I look forward to seeing the generator ...
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Old May 28, 2012, 18:46   #44
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Well, the idea is that this is all based on the composite player I created (which is an amalgamation of 4 characters from the ladder whose max depth ranges between 46-54), i.e. my approximation of a character at DL 50.

As a reminder, here's the details of the CL 40 Half-Troll Warrior I'm using as a model.

Quote:
Full stats (after applying bonuses etc.)
STR: 18/182
INT: 18/25
WIS: 18/20
DEX: 18/85
CON: 18/***
CHR: 15

Lance of the Eorlingas
Short Bow of Amrod
Ring of Constitution <+4>
Ring of Speed <+7>
Jewel 'Evenstar'
Phial of Galadriel
Augmented Chain Mail of Caspanion
Elven Cloak of the Magi [6, +8]
Small Metal Shield of Thorin
Hard Leather Cap of Thranduil
Set of Leather Gloves 'Cammithrim'
Pair of Leather Sandals of Speed [1,+7] <+8>

69 Arrows
26 Arrows of Venom

41 Potions of Cure Critical Wounds
5 Potions of Healing
Potion of Restore Life Levels
2 Potions of Speed
4 Potions of Resist Poison
14 Scrolls of Phase Door
9 Scrolls of Satisfy Hunger
Rod of Trap Location
Rod of Detection
4 Rods of Curing
Rod of Disarming
So essentially, I'm not looking for absolute measures(which is probably very difficult to ascertain...) but in terms of some player model.
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Old June 7, 2012, 16:39   #45
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This is just a purely random enemy. The full generator will be using a simulation-based genetic algorithm to find 'interesting' enemies for the given situation. It's nearly done, but I likely won't have any results till next week.

Meanwhile, my code is on github: https://github.com/AriffWambeck/angband
I've been developing on Windows, but I might get around to compiling it on Linux later on.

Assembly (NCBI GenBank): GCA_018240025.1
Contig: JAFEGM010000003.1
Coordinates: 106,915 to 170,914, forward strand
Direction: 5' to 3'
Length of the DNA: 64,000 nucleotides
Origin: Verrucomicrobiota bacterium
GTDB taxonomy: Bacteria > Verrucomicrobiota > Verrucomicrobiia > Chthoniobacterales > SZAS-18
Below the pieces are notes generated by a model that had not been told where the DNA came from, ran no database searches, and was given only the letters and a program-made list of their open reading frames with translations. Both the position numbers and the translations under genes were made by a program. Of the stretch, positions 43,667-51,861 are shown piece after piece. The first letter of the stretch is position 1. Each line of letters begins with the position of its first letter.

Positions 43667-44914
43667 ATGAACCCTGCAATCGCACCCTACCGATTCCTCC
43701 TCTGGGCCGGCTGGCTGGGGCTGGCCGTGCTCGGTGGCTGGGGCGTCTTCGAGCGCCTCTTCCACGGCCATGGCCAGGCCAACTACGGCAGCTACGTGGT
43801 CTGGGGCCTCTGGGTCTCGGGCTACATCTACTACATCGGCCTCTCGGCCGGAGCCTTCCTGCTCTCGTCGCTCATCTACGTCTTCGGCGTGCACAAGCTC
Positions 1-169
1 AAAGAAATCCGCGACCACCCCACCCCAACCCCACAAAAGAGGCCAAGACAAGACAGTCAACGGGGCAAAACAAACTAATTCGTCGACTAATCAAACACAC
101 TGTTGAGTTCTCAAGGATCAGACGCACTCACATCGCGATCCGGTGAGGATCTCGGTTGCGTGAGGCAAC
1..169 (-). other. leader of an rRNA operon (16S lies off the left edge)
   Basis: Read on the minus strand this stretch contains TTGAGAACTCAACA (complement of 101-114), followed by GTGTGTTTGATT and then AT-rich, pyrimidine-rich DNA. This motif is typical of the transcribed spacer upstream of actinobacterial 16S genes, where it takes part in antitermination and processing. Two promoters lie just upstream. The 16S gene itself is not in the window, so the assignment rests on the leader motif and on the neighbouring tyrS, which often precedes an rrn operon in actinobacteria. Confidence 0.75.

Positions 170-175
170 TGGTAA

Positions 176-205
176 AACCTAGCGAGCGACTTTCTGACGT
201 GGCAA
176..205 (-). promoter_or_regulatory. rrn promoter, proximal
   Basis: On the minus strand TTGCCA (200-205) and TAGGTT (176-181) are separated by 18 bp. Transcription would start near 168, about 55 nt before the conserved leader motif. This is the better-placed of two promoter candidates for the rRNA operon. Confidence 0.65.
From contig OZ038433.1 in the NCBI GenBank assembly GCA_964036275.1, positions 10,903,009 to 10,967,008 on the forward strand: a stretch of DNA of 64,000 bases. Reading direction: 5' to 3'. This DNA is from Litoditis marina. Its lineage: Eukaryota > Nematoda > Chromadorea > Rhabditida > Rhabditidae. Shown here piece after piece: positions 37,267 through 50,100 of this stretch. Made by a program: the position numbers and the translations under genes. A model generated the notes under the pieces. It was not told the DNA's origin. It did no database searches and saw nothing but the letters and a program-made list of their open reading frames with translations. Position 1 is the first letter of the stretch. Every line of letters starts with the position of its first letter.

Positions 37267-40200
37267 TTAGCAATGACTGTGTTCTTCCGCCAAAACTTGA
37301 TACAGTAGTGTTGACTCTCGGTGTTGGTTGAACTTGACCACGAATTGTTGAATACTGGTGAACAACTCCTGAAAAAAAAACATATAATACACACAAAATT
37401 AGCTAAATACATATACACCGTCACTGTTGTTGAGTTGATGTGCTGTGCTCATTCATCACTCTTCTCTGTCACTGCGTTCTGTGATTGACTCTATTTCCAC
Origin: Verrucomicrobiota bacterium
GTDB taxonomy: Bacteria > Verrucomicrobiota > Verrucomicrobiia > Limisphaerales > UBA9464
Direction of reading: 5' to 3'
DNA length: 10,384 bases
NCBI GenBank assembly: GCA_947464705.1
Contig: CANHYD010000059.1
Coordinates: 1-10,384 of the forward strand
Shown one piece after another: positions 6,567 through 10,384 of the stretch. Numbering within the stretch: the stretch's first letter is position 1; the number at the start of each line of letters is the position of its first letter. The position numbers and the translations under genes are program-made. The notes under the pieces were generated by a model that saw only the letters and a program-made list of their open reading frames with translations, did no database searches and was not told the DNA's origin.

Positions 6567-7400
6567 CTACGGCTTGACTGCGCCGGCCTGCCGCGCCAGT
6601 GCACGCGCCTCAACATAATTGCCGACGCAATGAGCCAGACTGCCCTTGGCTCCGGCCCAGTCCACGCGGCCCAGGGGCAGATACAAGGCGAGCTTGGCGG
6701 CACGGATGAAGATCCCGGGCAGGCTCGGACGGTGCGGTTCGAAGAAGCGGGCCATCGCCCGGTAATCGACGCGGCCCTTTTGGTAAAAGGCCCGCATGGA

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Old June 7, 2012, 17:22   #46
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Brutal!

Have you considered the risk/reward ratios for uniques as part of what makes them interesting? I'm more willing to go after an enemy if it has a good drop and gives lots of experience, even if it's a more challenging fight. Whereas I'd have very little motive to go after Guntur here, especially since she doesn't move.

To my mind, it seems like it ought to be relatively easy to decide on a drop quality and experience payout based on the monster's calculated power level. However I might well be missing subtleties.

(Also, there's a grammar bug in that monster memory -- "remains" should be "remain" since she's killed multiple ancestors. That of course is not your problem)
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Old June 7, 2012, 18:47   #47
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Quote:
Originally Posted by Riff View Post
Meanwhile, my code is on github: https://github.com/AriffWambeck/angband
I've been developing on Windows, but I might get around to compiling it on Linux later on.
Excellent, thanks for sharing. Did you start your commits on 28th May, or are there any before that? (There's been a lot of work on 3.4 since you forked on 10th Jan, but that doesn't necessarily matter if we can merge your commits without too much fuss.)

Can you explain why you've used the bitarray library? What does it do for you?

Are you using the existing monster power algorithm (see mon-power.c), or did you write your own way of evaluating monster power so that you can match a random monster to a given character's power level?
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Old June 7, 2012, 22:33   #48
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Originally Posted by Derakon View Post
To my mind, it seems like it ought to be relatively easy to decide on a drop quality and experience payout based on the monster's calculated power level.
Yeah, that shouldn't be too difficult I think. Though with my method currently, the power level calculated is relative to a CL 40 Half-Troll Warrior rather than purely absolute... I'll see if I can come up with something later.

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Did you start your commits on 28th May, or are there any before that?
That's my earliest commit. I started bits and pieces of coding in...February I think? But that was when I thought of coding my own borg, so most of the real work started in April...and I neglected version control at that time unfortunately.

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Can you explain why you've used the bitarray library? What does it do for you?
I'm using it as a representation for a monster, i.e. the properties that can be randomised - for the genetic algorithm I'll be using, makes it much easier to manipulate. Currently, each monster is represented by a 250 bit array.